By William Markiewicz

The shortest definition of alchemy I can come up with is, the act of reaching an often unpredictable goal by obscure means. So, the alchemists looking for the philosopher's stone, for gold, etc., found many other useful things by trial and error.

The democratic voting process and alchemy are alike in that their true meaning is more elusive than appears at first sight. It seems that the first goal of the voting process is to give the voters a chance to show their political maturity by selecting the best politicians and the best program. This simplistic view is slow to die because it is so logical, and in the end, so deceiving. Deceiving it is and simplistic, precisely because it contains the remains of the old principle that "power belongs to the best." If this elitist view has died over time it is because the decision makers remained above the law. In such conditions even the best become corrupted.

In the evolution of the electoral process, the first voters were the rich and powerful. Later on the vote became a more general privilege. Even later women gained the right to vote. Now, as a further step in the same direction, voting rights for children, mental patients and prisoners are beginning to be debated.

In my view, the most extraordinary achievement of democracy, even if not the most evident, is that the notion of "quality" has been replaced by the notion of "focus." The true goal of voters is not to display their political abilities by choosing the best politicians and the best programme, but precisely to focus attention on themselves.

What ensures the stability of democracies, at least in the West, is that we do not have to decide on crucial life and death issues at short notice. In situations where decisions must be quick and drastic, democracies simply do not work. For long term problems the reasonable solutions - like the law of gravity - always triumph. The heralds of the wrong approach lose their jobs, it's only a matter of time.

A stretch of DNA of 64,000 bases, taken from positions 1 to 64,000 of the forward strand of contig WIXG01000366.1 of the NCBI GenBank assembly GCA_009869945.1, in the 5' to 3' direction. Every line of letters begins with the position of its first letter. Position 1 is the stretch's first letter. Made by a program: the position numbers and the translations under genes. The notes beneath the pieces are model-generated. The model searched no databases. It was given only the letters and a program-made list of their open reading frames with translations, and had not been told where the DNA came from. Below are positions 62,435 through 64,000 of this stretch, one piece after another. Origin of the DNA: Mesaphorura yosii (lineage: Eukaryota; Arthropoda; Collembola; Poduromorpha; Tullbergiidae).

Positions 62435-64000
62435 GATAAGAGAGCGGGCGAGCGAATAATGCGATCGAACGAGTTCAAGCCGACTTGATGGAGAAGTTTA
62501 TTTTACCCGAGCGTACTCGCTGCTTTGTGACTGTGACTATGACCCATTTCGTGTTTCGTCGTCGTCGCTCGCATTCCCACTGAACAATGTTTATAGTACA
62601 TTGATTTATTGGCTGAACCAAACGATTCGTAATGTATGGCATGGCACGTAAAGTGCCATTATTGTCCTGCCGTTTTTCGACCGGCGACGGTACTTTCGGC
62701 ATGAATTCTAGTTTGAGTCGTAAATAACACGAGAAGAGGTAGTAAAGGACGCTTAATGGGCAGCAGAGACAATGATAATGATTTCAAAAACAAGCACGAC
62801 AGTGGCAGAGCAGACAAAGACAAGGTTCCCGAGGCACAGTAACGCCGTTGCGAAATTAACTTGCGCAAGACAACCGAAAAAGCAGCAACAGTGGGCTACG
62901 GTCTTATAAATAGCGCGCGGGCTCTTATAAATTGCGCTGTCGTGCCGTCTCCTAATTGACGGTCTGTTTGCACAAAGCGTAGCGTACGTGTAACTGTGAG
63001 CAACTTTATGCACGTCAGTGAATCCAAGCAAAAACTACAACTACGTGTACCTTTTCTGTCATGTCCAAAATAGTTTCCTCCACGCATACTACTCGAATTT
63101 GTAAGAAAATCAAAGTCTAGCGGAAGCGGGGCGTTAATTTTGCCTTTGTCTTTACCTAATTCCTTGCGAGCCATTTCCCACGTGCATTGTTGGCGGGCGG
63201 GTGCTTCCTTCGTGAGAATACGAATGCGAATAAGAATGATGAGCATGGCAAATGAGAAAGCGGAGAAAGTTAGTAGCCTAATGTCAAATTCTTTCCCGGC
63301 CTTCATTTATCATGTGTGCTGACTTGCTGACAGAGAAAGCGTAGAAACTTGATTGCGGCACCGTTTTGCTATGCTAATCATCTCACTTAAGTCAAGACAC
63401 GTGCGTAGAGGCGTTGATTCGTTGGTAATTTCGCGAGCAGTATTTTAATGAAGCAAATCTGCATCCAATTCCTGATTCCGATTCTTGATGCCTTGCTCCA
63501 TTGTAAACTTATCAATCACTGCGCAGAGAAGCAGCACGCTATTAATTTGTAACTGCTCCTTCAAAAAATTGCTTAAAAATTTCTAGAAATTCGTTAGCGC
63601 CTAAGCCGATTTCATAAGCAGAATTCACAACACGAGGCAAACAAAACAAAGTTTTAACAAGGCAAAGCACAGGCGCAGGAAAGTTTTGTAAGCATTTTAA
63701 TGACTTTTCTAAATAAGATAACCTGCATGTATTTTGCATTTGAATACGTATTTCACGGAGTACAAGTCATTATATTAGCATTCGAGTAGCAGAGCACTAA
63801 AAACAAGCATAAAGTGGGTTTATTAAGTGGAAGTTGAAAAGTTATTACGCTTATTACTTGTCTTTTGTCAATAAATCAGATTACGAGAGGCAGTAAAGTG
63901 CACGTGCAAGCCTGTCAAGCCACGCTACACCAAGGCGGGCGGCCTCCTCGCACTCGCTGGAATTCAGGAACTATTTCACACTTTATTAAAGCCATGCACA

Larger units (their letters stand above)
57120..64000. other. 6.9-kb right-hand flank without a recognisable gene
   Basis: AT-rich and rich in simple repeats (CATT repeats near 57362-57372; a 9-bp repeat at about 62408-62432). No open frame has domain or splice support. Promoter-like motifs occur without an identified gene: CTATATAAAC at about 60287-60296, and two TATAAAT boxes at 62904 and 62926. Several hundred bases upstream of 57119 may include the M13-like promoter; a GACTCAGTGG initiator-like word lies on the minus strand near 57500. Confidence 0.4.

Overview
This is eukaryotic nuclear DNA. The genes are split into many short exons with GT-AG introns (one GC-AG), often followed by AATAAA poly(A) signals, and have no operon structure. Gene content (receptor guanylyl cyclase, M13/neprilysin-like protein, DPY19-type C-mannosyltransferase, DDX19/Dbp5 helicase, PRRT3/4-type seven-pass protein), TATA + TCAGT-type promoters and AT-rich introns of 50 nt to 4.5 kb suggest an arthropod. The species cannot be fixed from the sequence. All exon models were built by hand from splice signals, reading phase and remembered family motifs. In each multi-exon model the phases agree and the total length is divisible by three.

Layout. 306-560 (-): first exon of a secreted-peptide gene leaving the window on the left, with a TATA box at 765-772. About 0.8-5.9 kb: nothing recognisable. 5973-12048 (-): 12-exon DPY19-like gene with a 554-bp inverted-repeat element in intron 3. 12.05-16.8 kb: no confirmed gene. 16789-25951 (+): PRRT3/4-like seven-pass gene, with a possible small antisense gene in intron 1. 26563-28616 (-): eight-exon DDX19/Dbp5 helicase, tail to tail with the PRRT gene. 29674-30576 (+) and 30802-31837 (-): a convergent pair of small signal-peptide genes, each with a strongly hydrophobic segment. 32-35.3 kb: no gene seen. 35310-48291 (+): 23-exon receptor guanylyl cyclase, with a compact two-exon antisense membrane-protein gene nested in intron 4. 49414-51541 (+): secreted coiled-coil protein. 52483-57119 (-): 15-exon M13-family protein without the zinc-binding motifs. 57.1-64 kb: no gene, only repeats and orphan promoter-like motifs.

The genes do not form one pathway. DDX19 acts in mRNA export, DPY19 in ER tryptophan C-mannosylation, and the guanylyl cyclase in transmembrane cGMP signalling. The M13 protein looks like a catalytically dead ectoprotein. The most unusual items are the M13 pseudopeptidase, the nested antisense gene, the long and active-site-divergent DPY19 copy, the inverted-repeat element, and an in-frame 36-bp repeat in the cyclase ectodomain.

In this light, the idea of according voting rights to children and mental patients doesn't seem so outrageous. The "focus" is more important that the "quality" so they don't have to know exactly what is in their best interests and their choice may not always be perfectly free. Still, the most essential is that they will be focused on, that they will be able to express themselves publicly and that somebody will hear them and speak to them. Besides, wouldn't it add a bit of spice to the elections if the politicians had to speak to the institutionalized and the high school crowd and we could see them challenged by a totally new audience. Mental patients, including the retarded, are not necessarily stupid, and among the children some precocious speakers might tell us things we should know about children's conditions and desires.

Sweden accorded rights to animals. So why not give rights to humans who can express themselves, and shed some light on their often secret universe for the benefit of us all?

As for prisoners, it may be another story. Since they belong to the punished population, depriving them of the vote may be part of their deprivation of freedom.

In sum the true importance in democracy is not so much who holds the power, but how much knowledge society possesses about each of its segments. Isn't this a true step toward the "philosopher's stone?"

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